Armenian Cemetery

Jerusalem, Jerusalem District, Israel

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Description

Outside the Old City walls, close to the Zion Gate, stand the 14th century St. Saviour church and the adjacent Armenian civil cemetery. The church courtyard, surrounded by an arcade, has served as a burial ground for the Armenian Patriarchs of Jerusalem since the 18th century. The bishops, guardians of the holy sites and second in rank to the patriarchs, are buried under the paving in the center of the courtyard. In charge of the holy sites and the church’s treasures, these men had great power when they were alive. Now, in death, the stones set on their graves serve as pavement for pilgrims and visitors to step on, a testimony to the bishops’ humility. In the years after the First World War, following the Armenian Genocide, many Armenian refugees arrived in Jerusalem and settled within the grounds of St. James monastery. The Armenian Patriarchate of Jerusalem allocated a large area of the Mount Zion cemetery to civilians, meaning those who were not members of the clergy. The allocated land has since been divided to an area meant for church use, where monks live and priests are buried, and to an area intended for non-clergy burial. Between 1948 and 1967 the cemetery was in no-man’s land between Israel and Jordan, and many buildings, tombs and ornaments were damaged. Residents of the Armenian quarter received a temporary burial area within the monastery compound inside the Old City, which was under Jordanian control. After 1967 Old City residents were once again able to use the Mount Zion cemetery. The second floor of the church building was renovated, and the arches were closed with glass windows. In the 1970s the Armenian community began construction on a new church, intending to incorporate old tombstones in the church walls. However, as a result of planning issues and the new Mount Zion zoning plan, construction stopped and the foundation was left to crumble. The civil cemetery is still used for burial today, but due to significant emigration in the late 20th century with many Armenian families leaving Jerusalem, the cemetery is now mostly abandoned. The church compound is also the place of residence for priests and other members of the clergy serving in the Church of the Holy Sepulcher. The church and the courtyard, which were neglected for many years, have recently undergone restoration during the tenure of current Patriarch Nourhan Manougian.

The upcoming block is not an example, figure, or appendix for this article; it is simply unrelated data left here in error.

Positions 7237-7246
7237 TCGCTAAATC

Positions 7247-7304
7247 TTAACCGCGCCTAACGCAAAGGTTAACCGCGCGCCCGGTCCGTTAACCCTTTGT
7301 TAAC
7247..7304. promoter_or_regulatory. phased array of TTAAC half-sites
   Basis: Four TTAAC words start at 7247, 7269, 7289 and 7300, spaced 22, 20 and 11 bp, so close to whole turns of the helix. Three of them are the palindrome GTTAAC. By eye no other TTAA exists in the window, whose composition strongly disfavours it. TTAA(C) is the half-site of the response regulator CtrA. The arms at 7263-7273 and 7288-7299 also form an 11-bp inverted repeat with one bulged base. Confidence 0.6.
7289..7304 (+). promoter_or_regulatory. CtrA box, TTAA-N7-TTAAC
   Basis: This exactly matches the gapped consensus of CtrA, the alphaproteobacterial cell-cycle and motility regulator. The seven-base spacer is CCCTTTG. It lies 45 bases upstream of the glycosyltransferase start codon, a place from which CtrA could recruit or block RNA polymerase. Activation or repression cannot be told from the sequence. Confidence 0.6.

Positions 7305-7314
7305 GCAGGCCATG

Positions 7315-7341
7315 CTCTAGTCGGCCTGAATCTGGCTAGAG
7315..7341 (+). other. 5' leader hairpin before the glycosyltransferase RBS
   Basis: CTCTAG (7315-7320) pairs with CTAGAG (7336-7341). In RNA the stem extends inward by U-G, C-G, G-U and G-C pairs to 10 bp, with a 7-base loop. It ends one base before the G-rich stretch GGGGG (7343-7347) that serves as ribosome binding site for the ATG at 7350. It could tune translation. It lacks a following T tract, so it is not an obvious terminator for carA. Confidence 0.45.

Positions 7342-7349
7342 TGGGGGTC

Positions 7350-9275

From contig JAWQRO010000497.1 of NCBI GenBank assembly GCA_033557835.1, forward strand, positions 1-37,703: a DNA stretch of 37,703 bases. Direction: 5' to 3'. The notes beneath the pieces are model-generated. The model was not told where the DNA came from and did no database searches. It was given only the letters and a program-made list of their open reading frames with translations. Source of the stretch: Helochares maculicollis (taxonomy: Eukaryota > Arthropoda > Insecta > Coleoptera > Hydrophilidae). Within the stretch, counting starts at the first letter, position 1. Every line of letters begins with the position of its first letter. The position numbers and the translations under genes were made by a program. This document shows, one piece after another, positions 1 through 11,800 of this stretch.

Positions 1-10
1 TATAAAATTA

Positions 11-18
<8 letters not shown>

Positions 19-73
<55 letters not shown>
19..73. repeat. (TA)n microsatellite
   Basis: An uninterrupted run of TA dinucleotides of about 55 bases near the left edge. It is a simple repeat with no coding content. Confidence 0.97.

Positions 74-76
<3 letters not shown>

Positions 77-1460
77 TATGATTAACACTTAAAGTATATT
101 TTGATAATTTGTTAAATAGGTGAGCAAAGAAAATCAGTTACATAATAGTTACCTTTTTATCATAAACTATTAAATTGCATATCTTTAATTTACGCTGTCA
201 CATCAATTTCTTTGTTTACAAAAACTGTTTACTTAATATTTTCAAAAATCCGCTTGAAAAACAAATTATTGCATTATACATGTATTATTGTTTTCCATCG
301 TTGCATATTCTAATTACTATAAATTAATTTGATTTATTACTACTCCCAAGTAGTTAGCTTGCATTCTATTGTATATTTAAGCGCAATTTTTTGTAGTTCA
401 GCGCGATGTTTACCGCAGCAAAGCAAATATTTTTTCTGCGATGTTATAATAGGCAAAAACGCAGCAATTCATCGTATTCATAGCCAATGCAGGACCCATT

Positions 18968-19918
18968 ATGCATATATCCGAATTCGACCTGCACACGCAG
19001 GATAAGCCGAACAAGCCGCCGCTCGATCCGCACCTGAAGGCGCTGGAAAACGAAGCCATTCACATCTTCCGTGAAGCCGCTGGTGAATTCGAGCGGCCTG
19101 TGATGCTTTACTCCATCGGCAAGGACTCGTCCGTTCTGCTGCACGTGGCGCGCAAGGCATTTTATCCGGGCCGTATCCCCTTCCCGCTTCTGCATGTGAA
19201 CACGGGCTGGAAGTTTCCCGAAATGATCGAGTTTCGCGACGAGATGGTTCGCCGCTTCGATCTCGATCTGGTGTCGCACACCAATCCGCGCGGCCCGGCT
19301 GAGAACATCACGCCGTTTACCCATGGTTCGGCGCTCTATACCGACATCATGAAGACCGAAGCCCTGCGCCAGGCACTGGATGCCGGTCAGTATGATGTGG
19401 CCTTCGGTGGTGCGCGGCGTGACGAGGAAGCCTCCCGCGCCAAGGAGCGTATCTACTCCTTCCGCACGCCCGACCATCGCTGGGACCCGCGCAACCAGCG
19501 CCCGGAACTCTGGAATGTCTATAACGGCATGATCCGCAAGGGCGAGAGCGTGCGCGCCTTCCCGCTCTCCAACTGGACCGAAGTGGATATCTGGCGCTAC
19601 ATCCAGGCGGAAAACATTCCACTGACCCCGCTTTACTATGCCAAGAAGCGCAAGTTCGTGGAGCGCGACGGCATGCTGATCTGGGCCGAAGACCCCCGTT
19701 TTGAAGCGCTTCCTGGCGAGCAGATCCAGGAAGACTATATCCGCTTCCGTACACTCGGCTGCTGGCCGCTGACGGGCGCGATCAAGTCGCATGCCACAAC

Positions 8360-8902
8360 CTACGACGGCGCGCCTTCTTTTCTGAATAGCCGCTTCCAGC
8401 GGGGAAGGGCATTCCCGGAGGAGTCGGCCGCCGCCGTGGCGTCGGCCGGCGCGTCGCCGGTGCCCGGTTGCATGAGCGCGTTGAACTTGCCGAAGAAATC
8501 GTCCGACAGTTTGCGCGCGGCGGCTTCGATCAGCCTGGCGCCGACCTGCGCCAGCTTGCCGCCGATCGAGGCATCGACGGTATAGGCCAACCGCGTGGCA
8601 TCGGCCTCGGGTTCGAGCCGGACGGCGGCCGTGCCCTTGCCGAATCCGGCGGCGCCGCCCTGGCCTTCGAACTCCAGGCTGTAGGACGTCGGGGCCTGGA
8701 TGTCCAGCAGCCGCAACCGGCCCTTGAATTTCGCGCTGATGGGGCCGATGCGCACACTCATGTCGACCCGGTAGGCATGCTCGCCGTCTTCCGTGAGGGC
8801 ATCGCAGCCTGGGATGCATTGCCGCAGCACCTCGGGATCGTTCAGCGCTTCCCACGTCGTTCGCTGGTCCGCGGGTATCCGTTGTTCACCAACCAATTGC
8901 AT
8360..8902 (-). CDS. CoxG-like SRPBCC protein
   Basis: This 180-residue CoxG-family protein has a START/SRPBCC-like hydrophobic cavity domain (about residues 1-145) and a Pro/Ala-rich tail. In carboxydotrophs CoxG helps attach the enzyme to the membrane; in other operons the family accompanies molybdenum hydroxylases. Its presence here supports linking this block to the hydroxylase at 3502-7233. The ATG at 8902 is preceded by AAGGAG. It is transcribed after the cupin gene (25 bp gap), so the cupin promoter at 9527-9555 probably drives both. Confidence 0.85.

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Armenian Cemetery, Created by MSpringborn, Jerusalem, Jerusalem District, Israel